This historic farming estate, with over 1,500 acres, is on the market at £24,250,000

An historic farming estate, which includes 1,510 acres of productive arable land, is now on the market with a guide price of £24.25million.

Gawdy Hall, near Harleston in Norfolk, dates back to the 16th century and has been in the same family for more than 80 years.

Situated in the heart of the Waveney Valley, it is described by selling agents Savills as a “significant farming estate in a beautifully private location with an extensive residential portfolio”.

The property – which includes 1,510 acres of productive arable land, 117 acres of mature parkland and approximately 79 acres of ancient woodland – is offered for sale as a whole or in seven lots.

The farming operation also includes 4,500 tonnes of modern grain storage, a range of general purpose buildings and a purpose built spray store.

Christopher Miles, from the rural agency team at Savills in Norfolk, said the trustees and family had made a decision to sell following the proposed retirement of David Green, the long standing managing director of Gawdy Hall Estate Co. Ltd.

“Gawdy Hall Estate is a very special place indeed,” he added.

“It has been beautifully managed by the current owners and run as a highly productive and well equipped farming unit, whilst maintaining its estate feel, enhanced by the sweeping entrance drives, ancient woodland and well maintained parkland and grounds.”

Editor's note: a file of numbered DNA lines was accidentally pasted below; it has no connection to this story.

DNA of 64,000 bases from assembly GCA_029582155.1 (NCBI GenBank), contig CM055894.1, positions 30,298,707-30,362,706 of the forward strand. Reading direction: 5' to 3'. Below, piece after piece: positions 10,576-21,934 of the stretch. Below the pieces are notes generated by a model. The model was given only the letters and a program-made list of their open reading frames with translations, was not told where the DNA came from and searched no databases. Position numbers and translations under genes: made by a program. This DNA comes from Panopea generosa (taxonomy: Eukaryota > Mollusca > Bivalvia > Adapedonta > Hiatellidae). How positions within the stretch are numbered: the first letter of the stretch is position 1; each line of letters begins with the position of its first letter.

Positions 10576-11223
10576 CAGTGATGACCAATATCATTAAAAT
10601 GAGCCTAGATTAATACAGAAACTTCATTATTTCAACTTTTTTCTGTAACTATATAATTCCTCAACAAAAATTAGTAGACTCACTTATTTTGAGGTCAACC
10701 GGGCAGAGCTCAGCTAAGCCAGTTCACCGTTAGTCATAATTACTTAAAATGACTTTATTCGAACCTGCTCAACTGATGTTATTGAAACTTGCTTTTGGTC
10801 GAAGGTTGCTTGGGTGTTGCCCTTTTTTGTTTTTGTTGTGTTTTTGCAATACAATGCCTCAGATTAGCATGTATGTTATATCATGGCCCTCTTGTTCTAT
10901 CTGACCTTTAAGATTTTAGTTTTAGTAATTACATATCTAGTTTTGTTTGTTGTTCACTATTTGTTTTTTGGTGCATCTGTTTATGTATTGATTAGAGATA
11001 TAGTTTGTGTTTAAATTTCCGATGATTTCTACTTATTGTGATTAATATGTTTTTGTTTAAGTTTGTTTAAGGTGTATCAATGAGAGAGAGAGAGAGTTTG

The original Gawdy Hall was built in the 1500s on the site of Edward Bacon’s Holbrook Hall by the Gawdy family, influential lawyers who flourished in Norfolk and Suffolk in the 16th and 17th centuries.

The family was in close contact with many prominent figures of the day and Queen Elizabeth I is thought to have stayed in the hall in 1578.

Over the next 400 years the property had various owners – eventually selling at auction in 1938 to Jean Henri Tresfon, the chairman of Norwich based manufacturers Boulton & Paul and grandfather of the current owners.

The cost of repair and rising taxes led to a decision to demolish the original hall in 1939 and the current Gawdy Hall was built as its temporary replacement.

However, Mr Tresfon liked the property so much that he continued to live there rather than re-build the original.

Mr Miles continued: “Today, Gawdy Hall is a first class arable and amenity estate.

“The fields are a good size and shape and the soils are well suited to growing arable and some root crops, with a current rotation of winter wheat, winter and spring barley, oil seed rape, beans and maize.

“The farm has consistently produced high yielding cereal crops with the 10-year average winter wheat yields being 9.7t/ha and oilseed rape averaging 3.54t/ha over the same period.

“In a record year, it achieved an average wheat yield of 11t/ha across the whole farm.

“The diverse environmental credentials – including Gawdy Hall Big Wood which is classified as a Site of Scientific Interest (SSSI) and provides an important role in wildlife conservation and habitat management – also make it a haven for wildlife and perfect for the environmentally conscientious buyer or investor.”

The residential portfolio of 15 houses and cottages, together with commercial buildings, including poultry sheds, provide additional income of £174,376 per annum, with potential to significantly increase.

There is also potential – subject to planning – for the creation of a new principal house on the site of the former Gawdy Hall where a number of the original ancillary buildings, coach house and walled garden remain.

For more information, contact Christopher Miles at Savills Norfolk on Tel. 01603 229235 or email [email protected]

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